Child-care advocates fear cuts in state funding
CHARLESTON, W.Va. -- Child-care advocates in West Virginia are worried that state officials may cut subsidies for child care to working families. State officials say no decisions about such cuts have been made.
Margie Hale, executive director of West Virginia Kids Count, said she has heard from various sources that the state Department of Health and Human Resources is considering reducing the eligibility for child-care subsidies from 150 percent of the federal poverty level to 100 percent of the poverty level.
Under the current rules, a family of four with an income of $33,075 or more is eligible for the child-care subsidies. If the limits were reduced to 100 percent, a family of four could not receive the benefits if they earned more than $23,050.
Such cuts would end child-care support for about 4,000 families and 7,000 children, according to Hale.
Amy Shuler Goodwin, director of communications for Gov. Earl Ray Tomblin, said no decisions about the cuts have been made.
"Obviously, there are huge holes in the Medicaid budget," Goodwin said. "There have been no decisions made on any cuts. We care deeply about our working families and their ability to work and take care of their families."
DHHR spokeswoman Marsha Dadisman said no cuts to child-care subsidies have been made, and said she did not know of any proposed cuts.
Hale said any such cuts would hurt parents who are trying to work, even though they have young children.
"The lifeblood of a family is to be able to work and earn money and have child care for it while they're gone," Hale said. "Public investment in small children pays a higher return than any other dividend ... it's a no-brainer but nobody seems to get it."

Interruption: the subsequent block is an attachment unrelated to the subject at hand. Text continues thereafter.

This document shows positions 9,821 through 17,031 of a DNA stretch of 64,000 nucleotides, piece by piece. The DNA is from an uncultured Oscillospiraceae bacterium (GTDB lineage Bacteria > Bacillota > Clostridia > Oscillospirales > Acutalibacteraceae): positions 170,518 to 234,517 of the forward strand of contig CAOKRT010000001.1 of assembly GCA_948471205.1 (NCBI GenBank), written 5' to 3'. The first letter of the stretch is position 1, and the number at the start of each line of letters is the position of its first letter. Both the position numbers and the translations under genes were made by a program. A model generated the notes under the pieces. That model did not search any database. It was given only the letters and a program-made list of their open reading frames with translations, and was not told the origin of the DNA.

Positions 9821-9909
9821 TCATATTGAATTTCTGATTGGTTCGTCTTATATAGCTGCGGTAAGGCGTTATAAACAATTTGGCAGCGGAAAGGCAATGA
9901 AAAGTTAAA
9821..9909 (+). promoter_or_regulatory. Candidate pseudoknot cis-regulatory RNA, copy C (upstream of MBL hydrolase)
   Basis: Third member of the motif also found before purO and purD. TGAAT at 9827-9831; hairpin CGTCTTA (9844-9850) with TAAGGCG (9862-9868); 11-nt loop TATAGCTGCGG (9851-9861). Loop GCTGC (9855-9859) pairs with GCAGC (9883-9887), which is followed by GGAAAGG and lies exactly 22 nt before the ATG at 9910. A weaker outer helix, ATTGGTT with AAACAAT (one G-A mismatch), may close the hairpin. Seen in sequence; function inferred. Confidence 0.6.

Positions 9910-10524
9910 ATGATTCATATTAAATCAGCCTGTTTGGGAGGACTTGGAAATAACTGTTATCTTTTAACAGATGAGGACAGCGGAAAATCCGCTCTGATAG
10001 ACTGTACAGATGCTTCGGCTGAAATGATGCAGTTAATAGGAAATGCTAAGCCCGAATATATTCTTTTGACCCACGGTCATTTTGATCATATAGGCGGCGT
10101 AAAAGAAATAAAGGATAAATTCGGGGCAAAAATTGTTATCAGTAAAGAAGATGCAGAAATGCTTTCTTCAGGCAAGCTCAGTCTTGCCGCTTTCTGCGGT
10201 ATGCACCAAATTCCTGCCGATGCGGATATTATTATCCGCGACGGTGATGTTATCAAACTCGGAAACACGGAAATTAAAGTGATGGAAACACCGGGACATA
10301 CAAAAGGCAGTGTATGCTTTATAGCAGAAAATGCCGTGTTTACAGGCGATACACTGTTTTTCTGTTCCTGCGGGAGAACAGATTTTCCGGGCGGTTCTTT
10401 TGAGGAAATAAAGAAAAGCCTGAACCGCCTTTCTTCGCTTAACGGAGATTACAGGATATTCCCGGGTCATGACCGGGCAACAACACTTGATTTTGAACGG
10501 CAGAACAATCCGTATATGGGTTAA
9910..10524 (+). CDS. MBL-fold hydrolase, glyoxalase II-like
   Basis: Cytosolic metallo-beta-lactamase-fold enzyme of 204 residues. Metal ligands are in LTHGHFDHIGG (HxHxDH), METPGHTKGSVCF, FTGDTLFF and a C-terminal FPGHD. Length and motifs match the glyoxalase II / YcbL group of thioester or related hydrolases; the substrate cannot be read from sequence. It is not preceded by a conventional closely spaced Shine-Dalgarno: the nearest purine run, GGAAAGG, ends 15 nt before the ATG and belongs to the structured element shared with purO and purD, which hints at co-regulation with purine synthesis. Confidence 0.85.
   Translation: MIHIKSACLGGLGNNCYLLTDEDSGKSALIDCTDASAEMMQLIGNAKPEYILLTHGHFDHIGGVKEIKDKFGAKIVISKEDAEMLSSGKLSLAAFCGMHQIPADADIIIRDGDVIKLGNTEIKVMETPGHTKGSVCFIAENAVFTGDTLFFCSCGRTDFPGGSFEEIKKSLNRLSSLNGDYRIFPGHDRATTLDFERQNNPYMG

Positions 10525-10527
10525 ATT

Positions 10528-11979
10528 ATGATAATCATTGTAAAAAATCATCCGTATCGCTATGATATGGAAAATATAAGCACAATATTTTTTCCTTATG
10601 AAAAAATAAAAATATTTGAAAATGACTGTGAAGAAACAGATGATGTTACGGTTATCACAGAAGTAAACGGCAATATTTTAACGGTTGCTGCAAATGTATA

Hale said if the cuts happen, parents could be forced to quit their jobs or switch to inferior child-care providers.
"There's a remote possibility that children would be left alone," she said. "That's happened before."
Hale has written letters opposing the cuts to DHHR Secretary Michael Lewis, Tomblin and the state's finance and health legislative leadership. She's encouraging her West Virginia Kids County board members to do the same.
"We're trying what we think is a low-key approach," Hale said. "We kept hearing these rumors for a couple weeks ... I don't know what we'll do if they make the cuts but we'll make a lot of noise, that's for sure."
Jeanette Barker, president of West Virginia Childcare Centers United, said she's also heard about the cuts, but hasn't been able to get the information confirmed.
"I haven't been able to get it confirmed," Barker said.
Barker has heard that child-care subsidy rates would go from a monthly contract to a daily rate.
Currently, if a parent has a contract with a day-care facility and the child is absent a day, the facility still gets paid. If the rumored cuts were made, the facility would only get payments for the days the child goes to the center, Barker said.
"[That will] cause a lot of centers to close because they still have to pay their staff," she said.
Barker said she has a meeting with Tomblin's office Friday and with Lewis next month to discuss the rumored cuts.
Barker estimates that the cuts would mean a 40 percent loss of income to child-care facilities and affect thousands of families. And that's only the beginning, she said.
"If [families] can't work, they have to go back on the system for full benefits -- which is more costly than just helping them with child care," she said.
Reach Lori Kersey at email@example.com or 304-348-1240.